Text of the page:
One final thing, please don’t be a passive reader. I would love it if you can comment or share your inputs about the topics discussed. Keep it engaging, there are plenty of people who can benefit from your knowledge.
Exploring a new world – Environmental portraits
All right I understand that the post came a bit late ! Apologies for the same. Life and my wife have kept me a little busy 🙂
Well here it is , the very first part of the Travel Photography series Exploring a new world – Environmental Portraits !
Ganga Aarti at the banks of the Ganges by a Priest
Environmental portraits, as the name sounds are portraits taken of people along with their surroundings. The surroundings must depict the identity of a person such as what work does he or she do, or where is she or he living and so on. The picture shown below is of Dayal Singh , who is a weaver. The shot was taken at Varanasi at a Banarasi Saree handloom.
The most important thing about environmental portraits is to get your subject comfortable with you pointing the camera at him / her. The easiest thing to do is to talk to them. It’s really simple. Ask them a few questions about the nature of work, how long does it take to weave a saree (in this particular case) , how long have you been in this profession and so on. It’s really amazing to see that when you show interest in them they really open up and give you a lot of information. Once you have broken the Ice, politely ask them if you can take a couple of snaps. I have never been told not to till date!!
Dayal singh is a weaver and has been weaving Banarasi Silk Sarees for the past 35 years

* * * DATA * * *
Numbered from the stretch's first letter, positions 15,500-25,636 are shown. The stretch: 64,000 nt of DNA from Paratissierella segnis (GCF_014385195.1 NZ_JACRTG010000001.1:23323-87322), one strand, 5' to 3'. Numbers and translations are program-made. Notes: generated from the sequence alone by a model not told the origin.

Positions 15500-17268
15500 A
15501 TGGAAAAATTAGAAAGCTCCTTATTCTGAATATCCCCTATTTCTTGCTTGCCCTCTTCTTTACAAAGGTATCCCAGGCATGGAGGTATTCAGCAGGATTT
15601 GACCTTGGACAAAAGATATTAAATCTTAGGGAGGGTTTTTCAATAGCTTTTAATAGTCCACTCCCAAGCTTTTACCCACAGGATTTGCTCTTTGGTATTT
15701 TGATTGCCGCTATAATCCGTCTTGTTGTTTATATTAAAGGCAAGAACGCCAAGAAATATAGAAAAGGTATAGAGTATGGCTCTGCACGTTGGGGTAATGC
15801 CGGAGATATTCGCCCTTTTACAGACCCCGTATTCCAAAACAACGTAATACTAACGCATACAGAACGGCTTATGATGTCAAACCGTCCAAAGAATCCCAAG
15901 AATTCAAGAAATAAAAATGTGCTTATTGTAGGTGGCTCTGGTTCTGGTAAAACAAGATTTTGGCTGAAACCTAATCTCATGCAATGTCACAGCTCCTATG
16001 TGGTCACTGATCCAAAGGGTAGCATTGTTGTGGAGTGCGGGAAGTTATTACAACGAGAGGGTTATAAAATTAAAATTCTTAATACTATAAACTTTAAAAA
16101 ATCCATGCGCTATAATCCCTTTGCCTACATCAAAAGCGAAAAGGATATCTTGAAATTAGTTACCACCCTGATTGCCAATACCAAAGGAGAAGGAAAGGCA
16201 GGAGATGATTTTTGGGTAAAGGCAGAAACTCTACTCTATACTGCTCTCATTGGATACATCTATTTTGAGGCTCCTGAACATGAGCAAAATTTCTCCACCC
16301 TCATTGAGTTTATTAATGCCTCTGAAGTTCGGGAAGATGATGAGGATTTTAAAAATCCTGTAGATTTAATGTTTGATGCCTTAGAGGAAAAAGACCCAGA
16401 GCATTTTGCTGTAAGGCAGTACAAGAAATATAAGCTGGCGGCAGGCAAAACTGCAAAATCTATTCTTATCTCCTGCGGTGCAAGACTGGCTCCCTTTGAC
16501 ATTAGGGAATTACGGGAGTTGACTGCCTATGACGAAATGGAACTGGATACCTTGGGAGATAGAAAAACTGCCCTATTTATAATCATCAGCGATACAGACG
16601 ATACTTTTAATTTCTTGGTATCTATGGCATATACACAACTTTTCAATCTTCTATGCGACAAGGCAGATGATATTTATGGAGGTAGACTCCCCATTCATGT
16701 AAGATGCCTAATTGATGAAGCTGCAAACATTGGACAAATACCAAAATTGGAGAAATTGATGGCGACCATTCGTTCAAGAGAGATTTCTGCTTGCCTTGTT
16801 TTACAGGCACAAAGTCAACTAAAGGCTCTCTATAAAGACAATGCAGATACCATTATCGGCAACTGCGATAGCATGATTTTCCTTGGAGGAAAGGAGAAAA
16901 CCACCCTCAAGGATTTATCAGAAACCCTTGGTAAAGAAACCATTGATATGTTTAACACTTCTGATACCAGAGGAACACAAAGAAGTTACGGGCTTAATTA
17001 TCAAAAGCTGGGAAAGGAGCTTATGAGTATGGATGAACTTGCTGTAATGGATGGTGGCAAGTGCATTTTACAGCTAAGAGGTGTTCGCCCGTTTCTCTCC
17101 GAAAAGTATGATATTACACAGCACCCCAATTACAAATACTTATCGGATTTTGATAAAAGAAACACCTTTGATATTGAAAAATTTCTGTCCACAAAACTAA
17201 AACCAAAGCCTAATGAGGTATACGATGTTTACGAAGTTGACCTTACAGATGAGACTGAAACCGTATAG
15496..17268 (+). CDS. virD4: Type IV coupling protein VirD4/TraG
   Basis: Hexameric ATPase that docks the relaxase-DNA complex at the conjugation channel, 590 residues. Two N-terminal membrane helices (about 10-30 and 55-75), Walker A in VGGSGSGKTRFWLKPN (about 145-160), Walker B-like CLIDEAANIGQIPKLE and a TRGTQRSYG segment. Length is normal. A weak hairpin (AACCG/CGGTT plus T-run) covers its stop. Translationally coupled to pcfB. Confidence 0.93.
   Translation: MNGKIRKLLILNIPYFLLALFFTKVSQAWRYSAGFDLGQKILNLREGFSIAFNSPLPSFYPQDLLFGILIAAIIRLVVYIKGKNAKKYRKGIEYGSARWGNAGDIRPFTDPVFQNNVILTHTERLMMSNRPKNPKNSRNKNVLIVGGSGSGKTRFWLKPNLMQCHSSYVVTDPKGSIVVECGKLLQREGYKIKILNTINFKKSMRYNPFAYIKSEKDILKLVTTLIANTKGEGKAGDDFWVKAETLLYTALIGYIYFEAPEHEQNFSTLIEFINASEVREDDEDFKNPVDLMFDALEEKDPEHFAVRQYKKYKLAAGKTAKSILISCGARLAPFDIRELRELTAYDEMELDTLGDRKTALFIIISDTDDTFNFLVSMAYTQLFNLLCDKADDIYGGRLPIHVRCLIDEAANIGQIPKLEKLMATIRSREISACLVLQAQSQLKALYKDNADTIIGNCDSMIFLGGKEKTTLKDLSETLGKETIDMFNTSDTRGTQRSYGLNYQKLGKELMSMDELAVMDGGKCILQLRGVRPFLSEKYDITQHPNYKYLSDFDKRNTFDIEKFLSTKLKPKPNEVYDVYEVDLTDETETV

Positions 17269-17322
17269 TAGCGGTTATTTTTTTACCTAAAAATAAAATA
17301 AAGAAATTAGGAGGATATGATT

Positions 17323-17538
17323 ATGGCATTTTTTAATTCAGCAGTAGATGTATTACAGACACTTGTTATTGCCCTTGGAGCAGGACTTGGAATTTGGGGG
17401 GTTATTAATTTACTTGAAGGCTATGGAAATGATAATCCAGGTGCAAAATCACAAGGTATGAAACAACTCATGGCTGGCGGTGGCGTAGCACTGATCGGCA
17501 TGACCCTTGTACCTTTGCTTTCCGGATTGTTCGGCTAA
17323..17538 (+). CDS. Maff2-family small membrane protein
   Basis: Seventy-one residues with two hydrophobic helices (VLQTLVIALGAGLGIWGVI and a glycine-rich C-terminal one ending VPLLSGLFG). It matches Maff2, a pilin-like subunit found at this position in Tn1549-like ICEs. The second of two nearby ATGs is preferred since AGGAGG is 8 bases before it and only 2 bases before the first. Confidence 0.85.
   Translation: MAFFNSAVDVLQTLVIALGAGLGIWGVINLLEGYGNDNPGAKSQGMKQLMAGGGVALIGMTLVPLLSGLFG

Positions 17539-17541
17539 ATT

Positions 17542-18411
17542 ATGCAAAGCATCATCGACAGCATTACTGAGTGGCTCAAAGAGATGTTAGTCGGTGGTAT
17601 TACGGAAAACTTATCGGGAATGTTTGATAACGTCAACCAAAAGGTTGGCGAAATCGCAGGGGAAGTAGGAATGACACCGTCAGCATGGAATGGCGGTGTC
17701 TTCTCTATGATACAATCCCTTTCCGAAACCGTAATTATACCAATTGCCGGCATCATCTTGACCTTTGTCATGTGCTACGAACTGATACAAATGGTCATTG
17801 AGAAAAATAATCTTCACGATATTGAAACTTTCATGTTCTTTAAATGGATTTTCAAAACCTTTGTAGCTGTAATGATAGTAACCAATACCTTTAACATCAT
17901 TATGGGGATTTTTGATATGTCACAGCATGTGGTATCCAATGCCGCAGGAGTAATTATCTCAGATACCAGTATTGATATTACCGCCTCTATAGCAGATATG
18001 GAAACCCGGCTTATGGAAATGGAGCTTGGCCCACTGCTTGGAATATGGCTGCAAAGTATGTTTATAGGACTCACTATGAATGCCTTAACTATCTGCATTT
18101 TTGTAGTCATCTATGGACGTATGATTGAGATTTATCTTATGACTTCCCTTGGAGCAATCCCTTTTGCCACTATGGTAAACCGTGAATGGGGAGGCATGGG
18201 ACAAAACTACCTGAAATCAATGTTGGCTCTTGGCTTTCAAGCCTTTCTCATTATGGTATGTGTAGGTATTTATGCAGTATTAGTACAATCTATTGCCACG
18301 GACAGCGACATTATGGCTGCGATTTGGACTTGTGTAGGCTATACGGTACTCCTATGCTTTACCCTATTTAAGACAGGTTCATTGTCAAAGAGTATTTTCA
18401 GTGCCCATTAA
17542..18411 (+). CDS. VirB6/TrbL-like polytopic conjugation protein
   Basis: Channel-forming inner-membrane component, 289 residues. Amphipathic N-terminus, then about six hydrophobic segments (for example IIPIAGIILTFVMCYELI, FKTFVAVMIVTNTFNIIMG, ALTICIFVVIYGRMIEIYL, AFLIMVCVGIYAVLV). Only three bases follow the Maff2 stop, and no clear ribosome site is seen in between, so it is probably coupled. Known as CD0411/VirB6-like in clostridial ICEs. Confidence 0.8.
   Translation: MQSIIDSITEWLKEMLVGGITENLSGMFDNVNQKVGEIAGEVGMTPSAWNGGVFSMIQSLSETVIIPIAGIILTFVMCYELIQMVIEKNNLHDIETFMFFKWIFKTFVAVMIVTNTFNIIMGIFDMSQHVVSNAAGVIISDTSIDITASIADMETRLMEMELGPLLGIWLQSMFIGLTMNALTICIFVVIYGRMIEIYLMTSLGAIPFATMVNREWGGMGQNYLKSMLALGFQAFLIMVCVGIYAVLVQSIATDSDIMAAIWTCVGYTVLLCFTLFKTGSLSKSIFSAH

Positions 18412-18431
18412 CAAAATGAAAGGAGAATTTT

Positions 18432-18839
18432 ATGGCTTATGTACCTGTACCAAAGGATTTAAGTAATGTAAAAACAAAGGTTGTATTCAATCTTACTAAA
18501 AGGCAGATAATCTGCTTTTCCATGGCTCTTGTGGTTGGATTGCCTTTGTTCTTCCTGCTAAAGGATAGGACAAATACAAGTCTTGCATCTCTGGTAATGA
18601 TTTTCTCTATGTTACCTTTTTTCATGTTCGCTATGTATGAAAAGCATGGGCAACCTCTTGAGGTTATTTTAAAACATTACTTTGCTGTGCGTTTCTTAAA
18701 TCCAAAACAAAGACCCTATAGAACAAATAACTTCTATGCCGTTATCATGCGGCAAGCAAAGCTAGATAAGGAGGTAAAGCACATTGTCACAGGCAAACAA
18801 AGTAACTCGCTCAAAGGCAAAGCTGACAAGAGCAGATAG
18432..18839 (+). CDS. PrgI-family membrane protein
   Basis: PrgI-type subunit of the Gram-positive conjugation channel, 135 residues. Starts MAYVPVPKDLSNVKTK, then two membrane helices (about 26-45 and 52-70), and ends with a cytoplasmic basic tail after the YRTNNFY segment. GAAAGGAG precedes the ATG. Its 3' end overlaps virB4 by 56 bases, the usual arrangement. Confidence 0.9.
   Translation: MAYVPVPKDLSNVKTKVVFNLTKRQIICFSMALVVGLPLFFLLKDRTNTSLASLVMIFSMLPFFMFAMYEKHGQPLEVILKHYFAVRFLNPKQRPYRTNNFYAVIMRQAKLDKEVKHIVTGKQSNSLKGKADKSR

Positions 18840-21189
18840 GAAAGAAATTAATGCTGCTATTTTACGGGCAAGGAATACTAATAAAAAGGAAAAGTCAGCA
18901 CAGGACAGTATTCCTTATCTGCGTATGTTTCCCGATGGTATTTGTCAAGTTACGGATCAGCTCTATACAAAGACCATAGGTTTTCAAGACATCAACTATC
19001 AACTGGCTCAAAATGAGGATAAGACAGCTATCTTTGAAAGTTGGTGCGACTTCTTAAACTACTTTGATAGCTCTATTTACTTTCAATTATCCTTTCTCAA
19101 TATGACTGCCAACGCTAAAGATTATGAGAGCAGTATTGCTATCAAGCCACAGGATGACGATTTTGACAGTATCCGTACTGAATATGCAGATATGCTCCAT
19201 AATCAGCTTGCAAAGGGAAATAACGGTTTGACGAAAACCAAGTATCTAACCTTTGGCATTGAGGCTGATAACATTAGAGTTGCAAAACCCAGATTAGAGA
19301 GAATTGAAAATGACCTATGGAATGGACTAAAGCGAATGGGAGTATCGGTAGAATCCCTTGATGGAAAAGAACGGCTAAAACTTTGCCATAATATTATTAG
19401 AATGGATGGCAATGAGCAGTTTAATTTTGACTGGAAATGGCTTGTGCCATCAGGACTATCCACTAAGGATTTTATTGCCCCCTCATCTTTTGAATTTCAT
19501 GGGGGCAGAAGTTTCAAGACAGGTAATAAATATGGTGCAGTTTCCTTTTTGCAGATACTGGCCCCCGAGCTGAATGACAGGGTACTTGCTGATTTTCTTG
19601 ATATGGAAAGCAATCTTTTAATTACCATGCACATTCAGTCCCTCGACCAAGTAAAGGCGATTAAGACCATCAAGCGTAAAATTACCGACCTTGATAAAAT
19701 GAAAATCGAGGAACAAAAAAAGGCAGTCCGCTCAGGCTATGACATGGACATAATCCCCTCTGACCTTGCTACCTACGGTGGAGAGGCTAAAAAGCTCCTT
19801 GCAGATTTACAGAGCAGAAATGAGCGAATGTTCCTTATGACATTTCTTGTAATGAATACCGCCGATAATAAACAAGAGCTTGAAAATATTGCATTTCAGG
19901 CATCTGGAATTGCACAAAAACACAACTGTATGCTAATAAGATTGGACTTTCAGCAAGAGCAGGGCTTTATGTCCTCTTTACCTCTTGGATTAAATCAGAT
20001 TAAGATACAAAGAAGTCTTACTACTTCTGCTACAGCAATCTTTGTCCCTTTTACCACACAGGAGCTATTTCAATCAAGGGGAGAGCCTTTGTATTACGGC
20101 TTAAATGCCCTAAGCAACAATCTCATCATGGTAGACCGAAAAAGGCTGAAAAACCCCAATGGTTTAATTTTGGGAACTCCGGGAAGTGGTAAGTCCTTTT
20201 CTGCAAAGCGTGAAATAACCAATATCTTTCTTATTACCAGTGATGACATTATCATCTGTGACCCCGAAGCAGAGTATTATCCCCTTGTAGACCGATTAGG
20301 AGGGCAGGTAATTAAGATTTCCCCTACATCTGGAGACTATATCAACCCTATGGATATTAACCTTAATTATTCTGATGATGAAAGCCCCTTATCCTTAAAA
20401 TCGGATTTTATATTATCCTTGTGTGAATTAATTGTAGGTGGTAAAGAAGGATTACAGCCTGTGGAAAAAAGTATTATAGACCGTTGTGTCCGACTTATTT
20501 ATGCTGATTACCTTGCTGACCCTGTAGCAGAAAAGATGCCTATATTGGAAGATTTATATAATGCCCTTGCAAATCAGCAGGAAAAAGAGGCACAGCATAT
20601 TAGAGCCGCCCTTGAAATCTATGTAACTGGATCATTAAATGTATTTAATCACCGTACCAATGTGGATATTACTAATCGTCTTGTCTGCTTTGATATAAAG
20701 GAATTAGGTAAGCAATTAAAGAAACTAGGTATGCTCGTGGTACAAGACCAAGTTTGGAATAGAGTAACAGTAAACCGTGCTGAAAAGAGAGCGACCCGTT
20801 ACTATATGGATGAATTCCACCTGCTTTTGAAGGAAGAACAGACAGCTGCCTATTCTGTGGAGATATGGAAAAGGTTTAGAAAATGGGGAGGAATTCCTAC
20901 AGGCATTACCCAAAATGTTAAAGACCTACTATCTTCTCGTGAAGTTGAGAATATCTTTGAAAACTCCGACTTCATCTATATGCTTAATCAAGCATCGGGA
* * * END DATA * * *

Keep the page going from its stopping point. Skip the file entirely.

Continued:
Chai wala at the Jodhpur market
The second approach is to take candid shots as in picture 3. The above shot was taken at Pushkar in Rajasthan . Choose the best option, at the end of the day the picture is what matters. The point is to capture the true sense of the place and the person who is closely associated with it. If the person is a driver you might want to depict him along with his car, a potter with his pottery wheel and so on.
Santosh Parimal , a street hawker selling Bhajiyas.
Things to remember while taking environmental portraits.
• First and foremost – Ask permission! If they are not interested politely apologize and move away. Not everyone is comfortable in front of the camera!
• Contrary to point 1 , capture candid shots.
• You are on a vacation; the person whom you are photographing is not. Make sure you don’t disturb him/her in their activities.
• Your subject is human: for you he or she might be a great subject to photograph but remember that they are human! Don’t go around sticking your lens on their face!
• Smile, greet and be polite: It’s amazing to see how a simple smile on your face and a short greeting could help you get that shot that you always wanted.
• Be quick: Set your camera before hand and make sure you get your shot in max 2 or 3 shots. Don’t keep the person occupied for long.
• Use a wider lens (if you have one) which will be able capture the person and the scene around.
• Acknowledge: Make sure you thank them before you leave. In some places people might ask for a small tip (chaai paani ) , you have got the shot so remember to be kind enough to oblige